Nitrox has been a key component to many technical divers’ scuba routine for over 2 decades now and, once most of the “voodoo gas” myths were dispelled, nitrox has been more than favorably received by the sport diving community as well. However, it is still not commonly used among the many different public safety diving teams out there. The costs of nitrox used by departments and teams can certainly vary based on the equipment that is required to suit the demands of the teams.
There are several different ways in which nitrox can be “created” but the three most popular are: with a nitrox membrane system on a compressor, using a continuous blending system or through partial pressure gas blending. The costs associated with these methods can vary greatly depending on the final goals, as well as on the current equipment at hand. Public safety teams can also keep their tanks filled with air or nitrox by using the services of their local SDI-TDI-ERDi dive facility.
If the dive team already has a compressor to fill tanks, you may want to explore the option of purchasing a compatible nitrox membrane system or the continuous blending system. Many departments may find that purchasing this “add on” to their current compressor can run up costs anywhere from $7,000.00 to $25,000.00 depending on the system. The membrane system works (in a very simplified explanation) by removing nitrogen from the air generated by the compressor, thus elevating the amounts of oxygen – in most situations up to 40%. A strong benefit is that it is rather simple to use and provides quick results as well. Still, there may be some low additional maintenance costs to consider.
Partial pressure blending is a far “cheaper” way to make nitrox, but it can be more time consuming based on the amount of tanks that require filling. There must also be a staff member that has the proper gas blending training on hand in order to produce nitrox by blending. The biggest costs affiliated with partial pressure gas blending are the oxygen tanks, which store the O2 used to blend with regular air to reach the required mix. Medical or aviation oxygen (recommended) may vary greatly in costs based on location. 49.9 cubic ft oxygen cylinders, or a “K cylinder”, may range in costs anywhere between $250.00 through $350.00. The expense to fill these tanks may also vary greatly, based on the remoteness of the location and accessibility of O2 in the general area. Refills can run, on average, anywhere from $20.00 to $60.00 each.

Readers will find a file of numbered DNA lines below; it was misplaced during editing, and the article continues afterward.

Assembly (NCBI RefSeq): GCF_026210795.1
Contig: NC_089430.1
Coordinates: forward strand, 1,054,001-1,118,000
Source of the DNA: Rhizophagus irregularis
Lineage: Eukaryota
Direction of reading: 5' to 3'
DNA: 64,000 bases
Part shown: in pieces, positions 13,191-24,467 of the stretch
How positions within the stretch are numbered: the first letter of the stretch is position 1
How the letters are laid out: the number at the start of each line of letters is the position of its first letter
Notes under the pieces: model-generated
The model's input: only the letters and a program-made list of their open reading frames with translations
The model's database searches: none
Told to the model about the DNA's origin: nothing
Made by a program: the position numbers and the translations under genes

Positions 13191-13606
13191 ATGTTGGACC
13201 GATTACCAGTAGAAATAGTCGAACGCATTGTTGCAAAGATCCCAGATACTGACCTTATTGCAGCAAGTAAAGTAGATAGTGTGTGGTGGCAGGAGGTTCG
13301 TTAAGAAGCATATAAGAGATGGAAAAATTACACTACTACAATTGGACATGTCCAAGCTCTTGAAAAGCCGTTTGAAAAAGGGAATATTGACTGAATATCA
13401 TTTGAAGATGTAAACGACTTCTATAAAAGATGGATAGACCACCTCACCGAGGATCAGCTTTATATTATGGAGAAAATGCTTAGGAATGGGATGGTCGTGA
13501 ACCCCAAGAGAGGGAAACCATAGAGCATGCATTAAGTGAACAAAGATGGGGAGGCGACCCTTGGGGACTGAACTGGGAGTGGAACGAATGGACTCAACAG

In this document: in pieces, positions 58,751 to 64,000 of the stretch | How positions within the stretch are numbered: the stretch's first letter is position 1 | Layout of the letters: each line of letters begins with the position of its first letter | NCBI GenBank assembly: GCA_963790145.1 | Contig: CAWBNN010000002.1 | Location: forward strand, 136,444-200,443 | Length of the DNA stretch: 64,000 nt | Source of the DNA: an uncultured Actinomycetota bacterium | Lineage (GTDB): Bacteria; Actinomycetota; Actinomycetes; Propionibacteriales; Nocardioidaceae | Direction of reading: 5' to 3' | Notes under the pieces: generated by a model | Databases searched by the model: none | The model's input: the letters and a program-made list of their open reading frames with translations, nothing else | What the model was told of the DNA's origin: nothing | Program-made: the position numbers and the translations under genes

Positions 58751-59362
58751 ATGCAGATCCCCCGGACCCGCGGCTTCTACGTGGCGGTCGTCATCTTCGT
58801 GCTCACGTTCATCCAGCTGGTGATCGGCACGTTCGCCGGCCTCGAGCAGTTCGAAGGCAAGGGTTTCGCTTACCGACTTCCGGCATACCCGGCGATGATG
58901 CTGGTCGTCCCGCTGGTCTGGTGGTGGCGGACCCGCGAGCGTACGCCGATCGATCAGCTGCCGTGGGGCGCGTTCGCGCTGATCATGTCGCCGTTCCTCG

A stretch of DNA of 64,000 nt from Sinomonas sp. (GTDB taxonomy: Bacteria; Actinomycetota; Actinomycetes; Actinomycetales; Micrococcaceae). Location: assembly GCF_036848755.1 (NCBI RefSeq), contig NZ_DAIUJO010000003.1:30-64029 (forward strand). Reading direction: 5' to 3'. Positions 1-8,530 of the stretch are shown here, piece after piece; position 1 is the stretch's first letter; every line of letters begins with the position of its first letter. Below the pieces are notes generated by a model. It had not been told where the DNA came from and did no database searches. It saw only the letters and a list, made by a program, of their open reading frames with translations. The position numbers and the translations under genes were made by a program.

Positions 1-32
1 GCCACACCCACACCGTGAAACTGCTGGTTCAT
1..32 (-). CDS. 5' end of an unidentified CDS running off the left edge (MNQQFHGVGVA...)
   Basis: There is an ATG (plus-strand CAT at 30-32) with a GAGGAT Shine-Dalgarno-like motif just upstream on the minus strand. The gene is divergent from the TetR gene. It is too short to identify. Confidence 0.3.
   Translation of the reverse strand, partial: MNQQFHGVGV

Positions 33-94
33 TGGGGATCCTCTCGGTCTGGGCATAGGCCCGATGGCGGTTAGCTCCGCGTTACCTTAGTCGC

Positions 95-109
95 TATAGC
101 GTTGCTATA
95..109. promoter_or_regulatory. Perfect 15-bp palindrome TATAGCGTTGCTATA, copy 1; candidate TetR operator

The continuous blending system is a perfect fit for departments that have their own compressor and easy access to oxygen cylinders. This system works by putting a ‘nitrox stick’ in-line with the intake of the compressor and attaching the oxygen cylinder to the nitrox stick. The oxygen blends with the ambient air prior to entering the compressor. There is an oxygen analyzer at the end of the stick which indicates the mix of oxygen that will come out of the other side of the compressor to storage cylinders or be pumped directly into the dive cylinders. Some distinct advantages of this system are:if you have a compressor, there is a low initial cost, it’s easy set up and it uses all the oxygen that is in the oxygen storage cylinders.
The most cost effective way for smaller public safety teams to get their nitrox is from their local scuba dive center. Most dive centers generate their own via a membrane system or blending and offer tank refills to their customers. A single refill for a nitrox tank can range between $7.00 and $18.00…again, depending on the costs that the dive center has to incur in order to prepare a tank for their customers…location usually has a big affect on this.
Costs for the use of nitrox are also associated with dive gear, be it a recreational scuba diver or a public safety dive team. A big concern about the use of nitrox is the cost of purchasing new equipment that needs to be O2 “friendly.” In truth, most regulators out on the market are currently compatible to be used with nitrox mixes up to 40%. If dive teams are planning on using mixes of nitrox of 40% or greater, they will want to check with the manufacturer in order to verify compatibility with the mixes they are planning to use. The good news? You may already have the gear you need if you are just going to be using the standard 32% or 36% mixes for your missions.
With heavy budgets and proper appropriation of grants, it is important for public safety dive teams that want to incorporate the use of nitrox into their dives – training and/or operational – to understand the cost benefits and what suits their team best.
- How many members are on the team?
- Will the team be using nitrox on every dive or just a select few?
- And of course the biggest question: what’s in the budget?
As stated, most dive teams simply use their local dive center to have their tanks refilled, but bigger teams that need to work beyond the scope of regular store hours find it more practical to generate their own refills. Go to your local SDI-TDI dive center and find out what they have for your team and how they can help you reach the goals of starting a scuba dive team that practices the use of nitrox when getting the job done.
Want to speak with one of our PSD Instructors and learn more about Nitrox for your team? Come visit us at one of our upcoming events:
|Mukilteo WA||Lighthouse Park||PSD Event||Aug 10, 2012|
|Ottawa OH||Gilboa Quarry||PSD Event||Sept 7, 2012|
|Metroplouis IL||Mermet Springs||PSD Event||Sept 21, 2012|
|Rawlings VA||Lake Rawlings||PSD Event||Oct 19, 2012|
|Cheifland FL||Manatee Springs||PSD Event||Nov 2, 2012|
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